Smile for Nike

The classic Nike logo smiles, somewhat like the new Pepsi logo. What would happen if they had used it upside down? A smile always gets positive attention, but turn it upside down? It is a subliminal no-no.

More on Eyetracking

Great blog, 3 Hot Marketing Tips from Heat Map Analysis

Once again … the age-old tried and true rules of advertising prove valid.

Issue#1: People scan but do not read.
Solution #1: Use short sentences, bullet points and bold text.

Issue #2: Images get a lot of attention.
Solution #2: Use images effectively.
(With a goal in mind. What do we want people do next?)

Issue #3: People rarely scroll.
Solution #3: Put important content above the fold. (In websites they are referring to the virtual fold.)

In any marketing effort, we need to help move our audience through a piece visually with a goal in mind.

Heatmapping is still pretty interesting and for those who want to learn more…this site will provide the service of eyetracking for your website.

20 Corporate Brand Logo Evolution

This site tell the stories of the visual and conceptual transitions of 20 corporate brand logos.

I particularly like number 1, the Apple evolution.

Don’t miss Volkswagen, number 11. Company history ties the German automaker with Adolf Hitler (1933).

Eye Tracking III

We did an enewsletter on the first Eye tracking study done for websites a few years ago… some may recall.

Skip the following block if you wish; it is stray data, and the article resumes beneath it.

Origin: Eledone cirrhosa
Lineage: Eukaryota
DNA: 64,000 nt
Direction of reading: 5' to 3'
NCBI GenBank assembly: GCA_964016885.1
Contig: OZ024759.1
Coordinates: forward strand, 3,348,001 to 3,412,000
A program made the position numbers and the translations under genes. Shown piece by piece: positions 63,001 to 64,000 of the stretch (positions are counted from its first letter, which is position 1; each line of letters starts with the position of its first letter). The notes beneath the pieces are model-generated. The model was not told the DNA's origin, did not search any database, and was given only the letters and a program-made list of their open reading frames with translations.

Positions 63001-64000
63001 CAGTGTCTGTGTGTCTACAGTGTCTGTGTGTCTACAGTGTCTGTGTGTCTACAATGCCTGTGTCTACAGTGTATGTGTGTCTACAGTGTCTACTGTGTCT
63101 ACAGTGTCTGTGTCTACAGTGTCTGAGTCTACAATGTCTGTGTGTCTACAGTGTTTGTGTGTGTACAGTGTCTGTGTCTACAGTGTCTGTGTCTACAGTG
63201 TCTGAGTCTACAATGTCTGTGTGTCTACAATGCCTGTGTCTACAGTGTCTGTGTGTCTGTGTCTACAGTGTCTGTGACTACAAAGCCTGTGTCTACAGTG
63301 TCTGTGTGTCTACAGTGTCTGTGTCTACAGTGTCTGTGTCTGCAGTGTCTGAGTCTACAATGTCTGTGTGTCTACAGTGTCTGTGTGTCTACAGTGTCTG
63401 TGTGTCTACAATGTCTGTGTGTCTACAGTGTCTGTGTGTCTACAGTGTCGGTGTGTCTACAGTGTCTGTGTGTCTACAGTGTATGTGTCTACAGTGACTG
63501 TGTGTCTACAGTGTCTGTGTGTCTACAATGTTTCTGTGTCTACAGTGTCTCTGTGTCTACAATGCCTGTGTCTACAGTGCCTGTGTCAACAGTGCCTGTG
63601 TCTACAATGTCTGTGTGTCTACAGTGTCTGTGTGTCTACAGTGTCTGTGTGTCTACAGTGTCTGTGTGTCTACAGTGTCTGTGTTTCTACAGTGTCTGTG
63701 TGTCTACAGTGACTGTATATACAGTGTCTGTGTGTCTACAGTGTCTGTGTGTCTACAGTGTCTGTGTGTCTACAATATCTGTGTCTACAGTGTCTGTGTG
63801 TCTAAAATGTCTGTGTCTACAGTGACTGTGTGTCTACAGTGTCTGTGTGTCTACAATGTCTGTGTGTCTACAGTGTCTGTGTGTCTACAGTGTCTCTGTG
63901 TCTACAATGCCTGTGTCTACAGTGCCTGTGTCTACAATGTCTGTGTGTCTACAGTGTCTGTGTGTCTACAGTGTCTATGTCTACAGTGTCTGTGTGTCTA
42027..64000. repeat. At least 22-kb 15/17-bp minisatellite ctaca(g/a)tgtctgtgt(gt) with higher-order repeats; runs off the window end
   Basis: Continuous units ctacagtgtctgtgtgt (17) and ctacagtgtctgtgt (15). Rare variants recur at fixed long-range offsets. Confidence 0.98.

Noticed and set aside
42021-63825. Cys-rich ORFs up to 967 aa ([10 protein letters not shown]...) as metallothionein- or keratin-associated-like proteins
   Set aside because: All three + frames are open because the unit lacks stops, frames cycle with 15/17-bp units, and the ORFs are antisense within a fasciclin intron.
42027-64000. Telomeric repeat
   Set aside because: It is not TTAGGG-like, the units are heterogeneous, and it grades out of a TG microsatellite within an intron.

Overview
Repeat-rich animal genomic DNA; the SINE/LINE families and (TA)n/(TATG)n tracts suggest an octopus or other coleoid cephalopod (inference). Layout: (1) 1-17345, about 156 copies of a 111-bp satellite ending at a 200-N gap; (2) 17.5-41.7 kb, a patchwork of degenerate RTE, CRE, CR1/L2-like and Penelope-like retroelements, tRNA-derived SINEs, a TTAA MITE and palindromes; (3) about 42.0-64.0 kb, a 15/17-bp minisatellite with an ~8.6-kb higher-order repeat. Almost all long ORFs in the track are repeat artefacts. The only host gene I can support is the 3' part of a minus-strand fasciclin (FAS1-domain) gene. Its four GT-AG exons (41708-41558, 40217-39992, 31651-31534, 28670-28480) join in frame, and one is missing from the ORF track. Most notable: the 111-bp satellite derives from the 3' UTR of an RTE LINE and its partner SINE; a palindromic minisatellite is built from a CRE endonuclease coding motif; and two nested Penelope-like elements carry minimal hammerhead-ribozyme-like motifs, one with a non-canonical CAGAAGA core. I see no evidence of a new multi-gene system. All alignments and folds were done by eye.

Eye tracking studies have revealed valuable information about how people read and interact with websites.

Read more on Eyetrack III, the recently published summary of eye tracking results for news sites.

See a visual map of home page priority zones… and a very good summary of the study.

Interestingly enough….
As we know, these age old tricks hold true for print as well.
Graphics can be useful for conveying information that is difficult to communicate in pure text.

Short paragraphs encourage reading.

Your headline must grab attention in less than 1 second. Get to the point fast!

People notice ads placed close to popular content.

Not much new here!
Human behavior in the visual world, that’s all.

Outsmart the Fox

Mozilla Corporation has offered up an initial revised draft rendering of its existing ‘fox around a globe’ logo for user consideration and said it will continue adding further revisions every 24 hours or so.

Maybe they want to adapt the Google model where the fox wears something unique new each day? A hat, coat, gloves, sunglasses. This could make things on Firefox fun!

More Pop In The Pop Needed!

Pepsi’s new brand logo exudes happiness with its smiling image and creates optimism–consistent with their “I Can” campaign.

Introduced widely in North America, Pepsi is slowly and cautiously integrating the new brand globally while they continue using two brand identities for “the next year or two.” 

The look is clear and clean with Apple simplicity. Its new typeface uses circular letters which work well with the happy smile icon. But it appears a bit flat and could use some dimension. 
Pepsi logo needs more pop in the pop.
Interestingly, the distinctive Pepsi wave has remained almost unchanged for 75 years.

Google 4 Doodle Competition



Until May 18th you have the opportunity of voting for the best google doodle in each of four grade groups. 

Locally (region 3) for us, we have Grace Para, of Landenberg, PA, as a candidate in the K-3 group. Her doodle is so well developed for someone so young. Be sure to go see these wonderful doodles. 

Kudos to Google for sharing and helping to create design stardom for little people–our up and coming graphic designers! 

Winners will be announced on May 20th with their logos appearing on Google home page May 21st. 

Vote here

What Drives These Brand Names?

It’s all in the juxtaposition of letters!

Camry, a car from Toyota is an anagram of my car.

Elantra, a car from Hyundai is an anagram of A rental.

Civic, a car from Honda is a palindrome.

A Toyota is a palindrome.